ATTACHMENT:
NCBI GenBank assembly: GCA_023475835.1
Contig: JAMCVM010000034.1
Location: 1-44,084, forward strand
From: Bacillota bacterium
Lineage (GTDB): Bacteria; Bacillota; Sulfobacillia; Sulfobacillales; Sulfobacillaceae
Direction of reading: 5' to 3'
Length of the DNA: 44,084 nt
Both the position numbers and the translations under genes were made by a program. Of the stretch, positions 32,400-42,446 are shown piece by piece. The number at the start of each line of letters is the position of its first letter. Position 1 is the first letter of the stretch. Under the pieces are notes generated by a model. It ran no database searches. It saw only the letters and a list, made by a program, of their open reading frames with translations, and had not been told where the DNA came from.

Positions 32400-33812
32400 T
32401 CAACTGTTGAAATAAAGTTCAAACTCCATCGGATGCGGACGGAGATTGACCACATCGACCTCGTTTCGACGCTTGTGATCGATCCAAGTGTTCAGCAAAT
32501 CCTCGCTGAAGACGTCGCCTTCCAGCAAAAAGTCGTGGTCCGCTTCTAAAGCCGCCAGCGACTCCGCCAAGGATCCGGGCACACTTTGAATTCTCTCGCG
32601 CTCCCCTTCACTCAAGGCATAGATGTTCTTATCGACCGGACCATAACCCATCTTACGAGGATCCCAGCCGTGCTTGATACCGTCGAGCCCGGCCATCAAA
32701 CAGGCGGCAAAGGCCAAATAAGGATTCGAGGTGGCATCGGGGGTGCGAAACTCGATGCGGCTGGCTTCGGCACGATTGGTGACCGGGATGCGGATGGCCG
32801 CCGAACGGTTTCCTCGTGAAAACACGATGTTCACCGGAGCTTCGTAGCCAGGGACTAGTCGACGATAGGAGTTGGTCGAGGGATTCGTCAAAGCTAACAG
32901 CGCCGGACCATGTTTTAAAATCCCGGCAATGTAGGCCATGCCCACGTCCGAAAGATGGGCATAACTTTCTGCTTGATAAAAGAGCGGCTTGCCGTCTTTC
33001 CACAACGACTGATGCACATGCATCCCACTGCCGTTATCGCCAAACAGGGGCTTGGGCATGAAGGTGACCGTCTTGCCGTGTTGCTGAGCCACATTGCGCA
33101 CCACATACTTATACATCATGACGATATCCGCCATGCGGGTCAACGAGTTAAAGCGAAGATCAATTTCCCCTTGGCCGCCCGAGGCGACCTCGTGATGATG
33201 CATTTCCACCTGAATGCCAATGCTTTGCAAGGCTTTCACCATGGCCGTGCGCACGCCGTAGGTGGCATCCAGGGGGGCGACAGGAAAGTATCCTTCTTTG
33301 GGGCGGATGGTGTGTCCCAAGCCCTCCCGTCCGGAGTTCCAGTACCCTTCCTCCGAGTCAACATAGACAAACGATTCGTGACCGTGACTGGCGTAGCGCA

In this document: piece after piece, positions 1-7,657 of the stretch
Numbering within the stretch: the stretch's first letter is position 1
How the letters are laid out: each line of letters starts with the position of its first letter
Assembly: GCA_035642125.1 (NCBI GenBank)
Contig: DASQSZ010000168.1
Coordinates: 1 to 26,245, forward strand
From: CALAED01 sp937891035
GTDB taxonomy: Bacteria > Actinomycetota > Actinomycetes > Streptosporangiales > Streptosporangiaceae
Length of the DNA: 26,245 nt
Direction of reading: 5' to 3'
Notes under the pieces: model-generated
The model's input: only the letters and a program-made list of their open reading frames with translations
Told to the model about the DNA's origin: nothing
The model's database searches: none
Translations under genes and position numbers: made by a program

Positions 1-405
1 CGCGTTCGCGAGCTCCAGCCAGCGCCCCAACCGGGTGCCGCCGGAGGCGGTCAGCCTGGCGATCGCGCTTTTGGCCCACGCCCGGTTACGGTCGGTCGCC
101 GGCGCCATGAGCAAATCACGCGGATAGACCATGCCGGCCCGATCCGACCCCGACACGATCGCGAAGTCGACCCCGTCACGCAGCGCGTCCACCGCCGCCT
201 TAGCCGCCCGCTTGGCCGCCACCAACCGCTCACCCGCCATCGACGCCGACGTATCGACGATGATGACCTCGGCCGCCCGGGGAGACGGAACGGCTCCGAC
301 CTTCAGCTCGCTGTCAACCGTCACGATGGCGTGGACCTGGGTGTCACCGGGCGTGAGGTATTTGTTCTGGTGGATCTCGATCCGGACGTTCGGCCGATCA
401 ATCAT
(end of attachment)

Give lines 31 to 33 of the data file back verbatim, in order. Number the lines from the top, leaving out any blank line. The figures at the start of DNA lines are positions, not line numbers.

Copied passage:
Notes under the pieces: model-generated
The model's input: only the letters and a program-made list of their open reading frames with translations
Told to the model about the DNA's origin: nothing